On a side note (although this is just History), William’s wife, Matilda of Flanders was a direct descendant of Elfrida, daughter of Alfred the Great and of Eadgifu, sister of Athelstan, and granddaughter of Alfred. So, even if William had no connection whatsoever to the House of Wessex by blood, his wife did.
    Not that this matters to the History of English but it does to History in general.
    Cheers.

    • Well, don’t take the above into account. You just mentioned Edgard in Episode 67 (actually, he wasn’t abandoned, he had to seek refuge in the North, ending up in Malcolm III of Scotland’s court, where his sister married Malcolm).
      Cheers.

  4. Fascinating as ever. Interested by your pronunciation of “salve” and “evolve”, both silencing the L, as in the US pronunciation of “golf”. We in the UK pronounce the Ls, and also in “valve” and “revolve”…but not in “calf” and “calve”!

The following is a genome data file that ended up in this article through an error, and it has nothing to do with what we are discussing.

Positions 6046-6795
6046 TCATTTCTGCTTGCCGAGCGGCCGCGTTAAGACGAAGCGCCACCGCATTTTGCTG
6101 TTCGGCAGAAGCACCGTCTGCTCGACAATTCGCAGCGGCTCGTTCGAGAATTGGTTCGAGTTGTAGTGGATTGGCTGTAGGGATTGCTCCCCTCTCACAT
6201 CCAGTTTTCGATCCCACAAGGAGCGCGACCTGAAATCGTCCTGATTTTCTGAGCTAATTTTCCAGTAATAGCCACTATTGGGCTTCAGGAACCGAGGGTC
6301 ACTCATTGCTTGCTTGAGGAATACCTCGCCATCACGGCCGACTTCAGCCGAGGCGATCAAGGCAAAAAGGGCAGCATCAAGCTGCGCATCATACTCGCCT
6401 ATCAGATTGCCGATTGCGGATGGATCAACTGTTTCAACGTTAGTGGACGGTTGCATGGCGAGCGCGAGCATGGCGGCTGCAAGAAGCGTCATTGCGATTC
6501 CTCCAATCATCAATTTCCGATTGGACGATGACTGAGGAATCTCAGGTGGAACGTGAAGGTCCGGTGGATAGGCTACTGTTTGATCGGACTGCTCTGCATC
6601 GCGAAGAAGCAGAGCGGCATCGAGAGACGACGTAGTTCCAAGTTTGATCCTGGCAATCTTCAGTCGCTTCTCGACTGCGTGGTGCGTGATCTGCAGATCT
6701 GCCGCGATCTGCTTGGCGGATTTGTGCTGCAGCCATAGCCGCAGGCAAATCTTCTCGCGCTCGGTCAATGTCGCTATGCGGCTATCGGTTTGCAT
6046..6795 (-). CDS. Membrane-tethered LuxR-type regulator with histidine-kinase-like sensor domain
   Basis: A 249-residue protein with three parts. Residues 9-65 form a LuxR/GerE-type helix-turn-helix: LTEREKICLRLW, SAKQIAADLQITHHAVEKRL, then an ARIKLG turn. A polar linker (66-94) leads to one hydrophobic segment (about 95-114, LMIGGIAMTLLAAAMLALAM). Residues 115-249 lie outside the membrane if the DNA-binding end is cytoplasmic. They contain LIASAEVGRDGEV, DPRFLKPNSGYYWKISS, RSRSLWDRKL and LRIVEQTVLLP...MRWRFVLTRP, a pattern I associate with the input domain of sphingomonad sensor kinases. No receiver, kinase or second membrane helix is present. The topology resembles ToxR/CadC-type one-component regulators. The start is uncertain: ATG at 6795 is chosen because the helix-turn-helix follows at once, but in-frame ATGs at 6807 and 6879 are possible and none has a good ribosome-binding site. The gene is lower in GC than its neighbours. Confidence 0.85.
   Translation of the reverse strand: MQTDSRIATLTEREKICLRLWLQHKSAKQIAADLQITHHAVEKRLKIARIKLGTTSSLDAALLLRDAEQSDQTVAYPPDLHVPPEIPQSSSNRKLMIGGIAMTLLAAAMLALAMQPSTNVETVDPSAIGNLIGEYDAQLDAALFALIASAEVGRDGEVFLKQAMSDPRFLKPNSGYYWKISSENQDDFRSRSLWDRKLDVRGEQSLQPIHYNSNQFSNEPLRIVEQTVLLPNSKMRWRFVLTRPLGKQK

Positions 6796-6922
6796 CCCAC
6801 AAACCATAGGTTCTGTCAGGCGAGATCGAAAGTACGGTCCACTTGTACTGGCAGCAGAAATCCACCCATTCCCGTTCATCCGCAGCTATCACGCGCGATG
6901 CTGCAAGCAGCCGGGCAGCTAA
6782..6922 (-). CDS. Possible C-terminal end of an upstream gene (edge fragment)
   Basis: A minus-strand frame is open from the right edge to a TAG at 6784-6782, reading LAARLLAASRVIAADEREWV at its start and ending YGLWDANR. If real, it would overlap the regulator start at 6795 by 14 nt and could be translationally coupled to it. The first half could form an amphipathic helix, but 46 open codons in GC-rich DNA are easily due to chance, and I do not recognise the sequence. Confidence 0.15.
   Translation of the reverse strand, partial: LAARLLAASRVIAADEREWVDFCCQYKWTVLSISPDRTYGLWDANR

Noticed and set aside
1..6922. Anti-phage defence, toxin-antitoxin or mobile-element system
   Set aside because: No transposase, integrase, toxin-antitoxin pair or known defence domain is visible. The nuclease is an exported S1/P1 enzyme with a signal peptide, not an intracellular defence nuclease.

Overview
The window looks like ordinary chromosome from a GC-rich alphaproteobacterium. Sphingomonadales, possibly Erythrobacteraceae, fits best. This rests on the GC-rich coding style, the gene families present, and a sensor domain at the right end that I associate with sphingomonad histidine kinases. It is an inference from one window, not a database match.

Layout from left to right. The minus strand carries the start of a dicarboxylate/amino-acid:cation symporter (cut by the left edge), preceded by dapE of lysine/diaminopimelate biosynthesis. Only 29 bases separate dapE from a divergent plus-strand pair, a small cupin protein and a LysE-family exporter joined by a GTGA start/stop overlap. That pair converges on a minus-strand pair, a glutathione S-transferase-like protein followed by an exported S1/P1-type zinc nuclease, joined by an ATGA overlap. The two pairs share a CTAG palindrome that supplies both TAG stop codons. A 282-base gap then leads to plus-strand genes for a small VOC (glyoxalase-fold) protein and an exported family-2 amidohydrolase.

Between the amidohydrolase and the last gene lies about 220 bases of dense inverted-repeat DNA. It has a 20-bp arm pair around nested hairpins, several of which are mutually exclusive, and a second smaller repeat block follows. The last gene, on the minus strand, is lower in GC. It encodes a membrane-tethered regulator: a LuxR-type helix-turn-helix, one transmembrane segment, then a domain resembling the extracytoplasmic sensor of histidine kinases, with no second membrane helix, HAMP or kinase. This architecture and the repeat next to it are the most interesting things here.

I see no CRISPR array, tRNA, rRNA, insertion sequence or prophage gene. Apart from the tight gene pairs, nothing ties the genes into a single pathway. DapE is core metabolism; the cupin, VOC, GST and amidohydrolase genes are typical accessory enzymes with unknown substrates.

5. I love the podcast and I’m very appreciative of the history, which inevitably involves ecclesiastical history. This was the first episode that I have to quibble with, however. Catholics would never describe Edward’s abilities (whether real or legendary) as “magic,” but rather “miraculous.” Magic abilities would have their provenance in some source other than God, whereas miraculous abilities are naturally inexplicable but ultimately attributable to God.

    • Honestly, it has been so long since I prepared this episode that I don’t remember the full context for my reference to his powers as ‘magic.’ I get your point though. I sometimes obsess over a particular word or phrase, and inevitably, the feedback I receive is usually about a word I had never given a second thought to.

      • Thanks for the response! It makes sense – you can’t obsess over every word. It stood out to me as an exception to the excellent job you’ve done in reporting religious history in a factual and respectful way. Thanks for all your work!